This is one of those phenomena we nearly all will have experienced without necessarily realising it has a name.

The name in question is generally thought to have first been used by the American writer Sylvia Wright in 1954, when she recalled in an essay in Harper's Magazine that as a child she had misheard the phrase "Laid him on the Green" in a Scottish ballad as "Lady Mondegreen".

There are various interlinked explanations for the phenomenon. Of course, it may be a simple mishearing, or may also be a manifestation of cognitive dissonance with the brain striving to make sense of that half heard or misheard. Sometimes it is intentional and used for deliberate comic effect - examples of this being "All of the other Reindeer" turning into "Olive the other Reindeer" in Vivian Walsh's 1997 children's book of that name. To stay with matters Christmassy, sometimes what may originally have been a mondegreen can even metamorphose into the mainstream version of the lyric - the transformation of "Colly Birds" to "Calling Birds" in "The Twelve days of Christmas" being an example.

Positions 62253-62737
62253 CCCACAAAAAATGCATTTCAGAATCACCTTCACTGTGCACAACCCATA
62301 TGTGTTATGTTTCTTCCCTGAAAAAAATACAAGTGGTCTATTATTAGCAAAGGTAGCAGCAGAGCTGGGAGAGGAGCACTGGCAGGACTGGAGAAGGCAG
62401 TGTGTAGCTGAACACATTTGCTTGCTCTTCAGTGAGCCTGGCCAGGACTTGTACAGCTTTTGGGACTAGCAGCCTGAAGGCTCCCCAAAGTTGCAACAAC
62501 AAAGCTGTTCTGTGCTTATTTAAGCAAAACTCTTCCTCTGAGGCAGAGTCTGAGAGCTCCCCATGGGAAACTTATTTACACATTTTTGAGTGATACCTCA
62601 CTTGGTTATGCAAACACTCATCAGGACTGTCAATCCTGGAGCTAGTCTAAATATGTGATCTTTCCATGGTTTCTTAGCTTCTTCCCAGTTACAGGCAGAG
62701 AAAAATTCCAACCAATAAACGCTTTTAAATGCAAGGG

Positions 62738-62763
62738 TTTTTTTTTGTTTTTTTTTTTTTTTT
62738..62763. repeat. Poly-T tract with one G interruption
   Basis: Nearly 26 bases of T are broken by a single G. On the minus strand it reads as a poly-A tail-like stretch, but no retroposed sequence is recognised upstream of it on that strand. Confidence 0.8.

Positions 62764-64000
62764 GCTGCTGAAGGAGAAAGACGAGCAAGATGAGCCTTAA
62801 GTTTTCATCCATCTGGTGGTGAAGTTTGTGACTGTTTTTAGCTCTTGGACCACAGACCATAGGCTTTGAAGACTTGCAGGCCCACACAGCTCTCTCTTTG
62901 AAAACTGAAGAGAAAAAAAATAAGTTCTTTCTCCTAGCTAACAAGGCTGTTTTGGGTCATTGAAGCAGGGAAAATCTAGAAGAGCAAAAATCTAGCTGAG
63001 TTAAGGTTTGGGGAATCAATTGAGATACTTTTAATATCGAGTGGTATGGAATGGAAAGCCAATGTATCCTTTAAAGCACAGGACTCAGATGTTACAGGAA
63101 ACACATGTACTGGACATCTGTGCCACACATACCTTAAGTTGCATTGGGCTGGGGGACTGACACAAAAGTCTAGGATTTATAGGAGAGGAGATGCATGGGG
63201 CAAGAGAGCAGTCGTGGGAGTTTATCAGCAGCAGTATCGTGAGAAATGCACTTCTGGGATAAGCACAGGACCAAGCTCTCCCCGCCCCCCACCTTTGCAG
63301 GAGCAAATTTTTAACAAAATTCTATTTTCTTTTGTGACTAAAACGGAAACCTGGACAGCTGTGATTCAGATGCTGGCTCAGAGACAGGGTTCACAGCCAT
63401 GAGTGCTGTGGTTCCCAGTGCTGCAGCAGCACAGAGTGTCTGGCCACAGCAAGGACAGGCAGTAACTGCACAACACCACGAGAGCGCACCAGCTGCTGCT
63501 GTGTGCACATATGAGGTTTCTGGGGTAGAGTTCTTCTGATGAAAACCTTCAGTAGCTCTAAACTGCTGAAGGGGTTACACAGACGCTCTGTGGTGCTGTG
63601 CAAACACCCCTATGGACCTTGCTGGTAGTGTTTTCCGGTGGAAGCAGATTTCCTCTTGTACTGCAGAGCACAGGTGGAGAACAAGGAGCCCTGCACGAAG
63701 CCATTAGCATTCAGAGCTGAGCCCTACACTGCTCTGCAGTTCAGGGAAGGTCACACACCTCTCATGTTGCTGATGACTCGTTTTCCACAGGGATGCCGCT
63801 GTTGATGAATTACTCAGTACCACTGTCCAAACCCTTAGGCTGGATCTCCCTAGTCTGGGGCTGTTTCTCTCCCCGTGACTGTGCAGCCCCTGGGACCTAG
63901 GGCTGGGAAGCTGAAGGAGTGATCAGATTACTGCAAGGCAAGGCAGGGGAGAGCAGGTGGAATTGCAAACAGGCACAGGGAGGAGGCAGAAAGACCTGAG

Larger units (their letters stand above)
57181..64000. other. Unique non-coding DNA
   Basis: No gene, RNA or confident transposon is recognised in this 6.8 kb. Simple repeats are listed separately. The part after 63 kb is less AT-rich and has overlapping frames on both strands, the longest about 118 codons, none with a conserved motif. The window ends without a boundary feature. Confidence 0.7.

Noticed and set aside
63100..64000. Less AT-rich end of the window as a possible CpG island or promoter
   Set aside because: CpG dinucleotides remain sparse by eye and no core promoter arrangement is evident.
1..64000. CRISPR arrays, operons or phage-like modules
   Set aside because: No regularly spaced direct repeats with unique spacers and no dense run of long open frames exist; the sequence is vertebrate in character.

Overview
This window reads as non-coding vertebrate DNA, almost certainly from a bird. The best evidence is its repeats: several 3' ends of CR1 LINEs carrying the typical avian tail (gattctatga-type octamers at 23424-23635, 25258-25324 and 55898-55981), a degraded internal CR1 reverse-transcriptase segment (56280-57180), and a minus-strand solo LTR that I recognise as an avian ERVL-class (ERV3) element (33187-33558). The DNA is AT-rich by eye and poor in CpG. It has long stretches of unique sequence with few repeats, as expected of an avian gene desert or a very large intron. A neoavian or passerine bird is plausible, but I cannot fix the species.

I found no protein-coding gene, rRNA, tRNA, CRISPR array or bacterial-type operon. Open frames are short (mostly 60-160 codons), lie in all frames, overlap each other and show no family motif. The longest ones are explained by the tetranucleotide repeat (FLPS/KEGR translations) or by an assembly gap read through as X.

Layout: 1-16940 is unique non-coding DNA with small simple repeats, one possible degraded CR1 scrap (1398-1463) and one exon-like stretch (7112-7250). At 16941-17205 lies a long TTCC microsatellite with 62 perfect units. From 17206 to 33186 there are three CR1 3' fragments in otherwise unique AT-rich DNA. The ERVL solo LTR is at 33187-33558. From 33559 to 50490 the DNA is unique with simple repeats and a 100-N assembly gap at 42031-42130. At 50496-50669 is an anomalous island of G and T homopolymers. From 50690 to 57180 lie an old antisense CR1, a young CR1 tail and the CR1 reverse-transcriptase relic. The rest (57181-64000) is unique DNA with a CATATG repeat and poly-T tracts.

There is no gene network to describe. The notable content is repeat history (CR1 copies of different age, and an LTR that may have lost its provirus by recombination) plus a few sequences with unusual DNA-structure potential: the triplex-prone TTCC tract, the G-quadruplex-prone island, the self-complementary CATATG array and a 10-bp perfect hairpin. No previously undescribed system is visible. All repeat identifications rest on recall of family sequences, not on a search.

On occasion the title of a song itself, especially in translation, can be a mondegreen - an example of this being "La Vie en Rose" (Life in Pink) turned into "L'Avion Rose" (The Pink Aeroplane).

There is also an interesting variant known as the "Reverse Mondegreen" where nonsensical syllables are heard as actual words - a classic example being the song "Mairzy Dotes" or "Mares Eat Oats."

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